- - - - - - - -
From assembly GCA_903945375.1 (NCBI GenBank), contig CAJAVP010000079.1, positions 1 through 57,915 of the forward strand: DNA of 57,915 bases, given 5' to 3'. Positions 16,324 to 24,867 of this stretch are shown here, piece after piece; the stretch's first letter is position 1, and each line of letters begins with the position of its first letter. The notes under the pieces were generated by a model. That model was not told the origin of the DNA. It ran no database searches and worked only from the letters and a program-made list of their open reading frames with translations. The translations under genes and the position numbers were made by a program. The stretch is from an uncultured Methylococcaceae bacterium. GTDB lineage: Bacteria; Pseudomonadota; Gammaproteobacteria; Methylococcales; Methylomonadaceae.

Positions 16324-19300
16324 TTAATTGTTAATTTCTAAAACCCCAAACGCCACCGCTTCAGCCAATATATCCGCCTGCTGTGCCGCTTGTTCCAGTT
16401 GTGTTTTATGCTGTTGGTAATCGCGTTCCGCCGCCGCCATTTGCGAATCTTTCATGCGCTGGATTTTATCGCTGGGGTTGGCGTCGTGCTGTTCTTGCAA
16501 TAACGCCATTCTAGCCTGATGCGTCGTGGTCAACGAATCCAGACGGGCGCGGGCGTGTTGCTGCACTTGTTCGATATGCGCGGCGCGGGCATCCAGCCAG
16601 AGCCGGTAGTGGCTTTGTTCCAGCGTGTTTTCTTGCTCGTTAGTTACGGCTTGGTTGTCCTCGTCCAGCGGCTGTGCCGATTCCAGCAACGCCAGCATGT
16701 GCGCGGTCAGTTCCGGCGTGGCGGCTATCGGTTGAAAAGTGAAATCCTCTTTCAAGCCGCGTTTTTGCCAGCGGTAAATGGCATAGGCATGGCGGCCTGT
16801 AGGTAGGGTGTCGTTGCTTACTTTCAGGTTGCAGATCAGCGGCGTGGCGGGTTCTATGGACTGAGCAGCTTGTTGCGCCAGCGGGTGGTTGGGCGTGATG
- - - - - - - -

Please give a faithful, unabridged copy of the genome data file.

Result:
From assembly GCA_903945375.1 (NCBI GenBank), contig CAJAVP010000079.1, positions 1 through 57,915 of the forward strand: DNA of 57,915 bases, given 5' to 3'. Positions 16,324 to 24,867 of this stretch are shown here, piece after piece; the stretch's first letter is position 1, and each line of letters begins with the position of its first letter. The notes under the pieces were generated by a model. That model was not told the origin of the DNA. It ran no database searches and worked only from the letters and a program-made list of their open reading frames with translations. The translations under genes and the position numbers were made by a program. The stretch is from an uncultured Methylococcaceae bacterium. GTDB lineage: Bacteria; Pseudomonadota; Gammaproteobacteria; Methylococcales; Methylomonadaceae.

Positions 16324-19300
16324 TTAATTGTTAATTTCTAAAACCCCAAACGCCACCGCTTCAGCCAATATATCCGCCTGCTGTGCCGCTTGTTCCAGTT
16401 GTGTTTTATGCTGTTGGTAATCGCGTTCCGCCGCCGCCATTTGCGAATCTTTCATGCGCTGGATTTTATCGCTGGGGTTGGCGTCGTGCTGTTCTTGCAA
16501 TAACGCCATTCTAGCCTGATGCGTCGTGGTCAACGAATCCAGACGGGCGCGGGCGTGTTGCTGCACTTGTTCGATATGCGCGGCGCGGGCATCCAGCCAG
16601 AGCCGGTAGTGGCTTTGTTCCAGCGTGTTTTCTTGCTCGTTAGTTACGGCTTGGTTGTCCTCGTCCAGCGGCTGTGCCGATTCCAGCAACGCCAGCATGT
16701 GCGCGGTCAGTTCCGGCGTGGCGGCTATCGGTTGAAAAGTGAAATCCTCTTTCAAGCCGCGTTTTTGCCAGCGGTAAATGGCATAGGCATGGCGGCCTGT
16801 AGGTAGGGTGTCGTTGCTTACTTTCAGGTTGCAGATCAGCGGCGTGGCGGGTTCTATGGACTGAGCAGCTTGTTGCGCCAGCGGGTGGTTGGGCGTGATG